In my opinion, the biggest reason why the “new math” failed was that U.S. school teachers did not have an opportunity to learn the new material that they were asked to teach. The material was not that hard (baby set theory? Come on) and most of them would have been able to teach is with just a little training.

The “new math” fizzled out and disappeared almost without a trace by 2001, when the “No Child Left Behind” Act mandated for the first time a national curriculum much more uniform than before. The schools were forced to “teach to the test”. Any material that would not be on the test was no longer important. For example, global studies (aka geography) were not important. Proofs that were not on the standardized math test were not important. Schools that used to teach proofs mostly stopped in order to focus on preparation for the standardized tests.

Unfortunately, the math curriculum that was tested by the standardized tests focused heavily on pre-electronic computer arithmetic skills. Students were taught to carry out arithmetic calculations without necessarily understanding what they were doing or why. Until 1950s, this might have been valuable vocational training. Someone skilled at “long division” might get a job as a “human computer”. But the appearance of electronic computers rendered the ability to compute manually without understanding worthless by 2001. The NCLB curriculum was a giant step backwards for all schools, but especially for those few that had been much better than average.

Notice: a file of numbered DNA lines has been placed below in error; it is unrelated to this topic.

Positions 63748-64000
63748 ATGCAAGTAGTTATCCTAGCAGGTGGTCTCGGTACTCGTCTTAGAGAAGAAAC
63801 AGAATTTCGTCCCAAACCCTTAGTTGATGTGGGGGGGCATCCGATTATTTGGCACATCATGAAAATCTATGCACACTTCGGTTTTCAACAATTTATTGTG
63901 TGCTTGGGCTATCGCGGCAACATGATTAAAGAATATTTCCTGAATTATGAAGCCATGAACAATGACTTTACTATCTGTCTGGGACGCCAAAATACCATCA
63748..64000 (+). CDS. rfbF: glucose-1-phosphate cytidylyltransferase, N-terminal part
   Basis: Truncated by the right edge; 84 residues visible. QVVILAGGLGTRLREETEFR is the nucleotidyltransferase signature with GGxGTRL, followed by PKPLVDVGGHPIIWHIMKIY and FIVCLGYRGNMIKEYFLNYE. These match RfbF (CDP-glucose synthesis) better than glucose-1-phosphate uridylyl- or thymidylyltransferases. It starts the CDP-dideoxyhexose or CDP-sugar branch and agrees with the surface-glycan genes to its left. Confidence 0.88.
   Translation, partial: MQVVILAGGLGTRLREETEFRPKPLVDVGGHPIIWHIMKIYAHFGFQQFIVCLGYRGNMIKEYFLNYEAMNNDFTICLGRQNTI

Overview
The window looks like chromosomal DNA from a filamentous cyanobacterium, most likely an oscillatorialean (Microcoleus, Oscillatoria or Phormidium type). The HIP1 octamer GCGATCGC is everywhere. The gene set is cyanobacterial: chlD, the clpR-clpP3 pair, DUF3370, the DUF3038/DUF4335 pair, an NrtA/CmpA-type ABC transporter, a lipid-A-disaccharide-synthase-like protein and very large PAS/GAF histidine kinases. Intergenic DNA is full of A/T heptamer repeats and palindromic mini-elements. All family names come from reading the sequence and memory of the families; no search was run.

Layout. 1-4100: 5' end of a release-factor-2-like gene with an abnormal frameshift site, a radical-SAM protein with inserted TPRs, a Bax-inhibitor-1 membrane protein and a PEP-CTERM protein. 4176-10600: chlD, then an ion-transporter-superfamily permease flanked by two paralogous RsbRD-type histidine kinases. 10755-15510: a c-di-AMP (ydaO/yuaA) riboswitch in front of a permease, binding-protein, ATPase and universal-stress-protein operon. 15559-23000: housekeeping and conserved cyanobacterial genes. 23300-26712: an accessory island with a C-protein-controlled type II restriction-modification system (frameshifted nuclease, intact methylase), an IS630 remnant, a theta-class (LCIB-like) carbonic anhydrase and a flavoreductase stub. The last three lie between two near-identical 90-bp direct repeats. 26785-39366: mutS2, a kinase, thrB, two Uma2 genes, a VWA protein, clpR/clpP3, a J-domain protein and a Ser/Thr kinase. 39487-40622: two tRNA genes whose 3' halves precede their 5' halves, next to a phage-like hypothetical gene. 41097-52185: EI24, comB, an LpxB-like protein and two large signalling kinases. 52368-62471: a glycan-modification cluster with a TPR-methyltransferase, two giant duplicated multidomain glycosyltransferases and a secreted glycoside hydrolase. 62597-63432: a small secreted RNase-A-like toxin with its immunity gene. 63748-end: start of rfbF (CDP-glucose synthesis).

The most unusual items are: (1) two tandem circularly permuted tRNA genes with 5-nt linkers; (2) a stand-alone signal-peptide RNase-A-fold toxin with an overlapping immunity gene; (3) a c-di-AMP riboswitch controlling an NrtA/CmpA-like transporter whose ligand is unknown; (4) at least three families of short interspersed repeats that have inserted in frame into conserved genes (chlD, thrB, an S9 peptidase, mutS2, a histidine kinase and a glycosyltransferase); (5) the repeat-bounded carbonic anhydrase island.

The math portion of the Common Core curriculum that the Obama administration introduced in 2010 was neither perfect, not at all original — it was a ripoff of UK’s National Numeracy Strategy, created in the 1990s to address exactly the same problems in the UK that NCLB made worse in the US in 2001. Instead of calculating stuff without understanding (pre-electronic computer vocational training for bank clerks), students were taught to understand stuff, and were eventually tested on their ability to explain stuff and demonstrate their understanding. It was still much better rhan the NCLB one. Sadly, the administration has done a terrible job selling Common Core to the public, resulting in its abandonment. Many parents complained that their kids were not learning “calculations without understanding” (such as “add with carry” without understanding in early grades). Teachers complained that they did not know what they were supposed to teach and how. Now we’re basically back back to NCLB…

The failures of the “New math” and of the Common Core illustrate the difficulty of adding anything to the curriculum. If the next administration wanted to add, for example, geometry proofs in middle school, or other math material taught in many other countries, then the Department of Education would need to figure out a way to add them to the standardized tests, the teachers would need to be taught how to teach to this test, and then most students would learn it.

I now have some experience with the Common Core math curriculum, after going through and helping with my kids’ math homework. I used to hear all these horror stories about Common Core, mostly from other Chinese parents I think, how it’s watered down math and too easy for their kids. However, my opinion changed completely after going thru my kids’ homework. IMO they are closer to real math, i.e. the stuff a math major would tackle in college. Instead of teaching rules to do fast computation, like memorizing the multiplication table, they would teach you what 8x9 means, and how it’s the same as 4x18 and so on.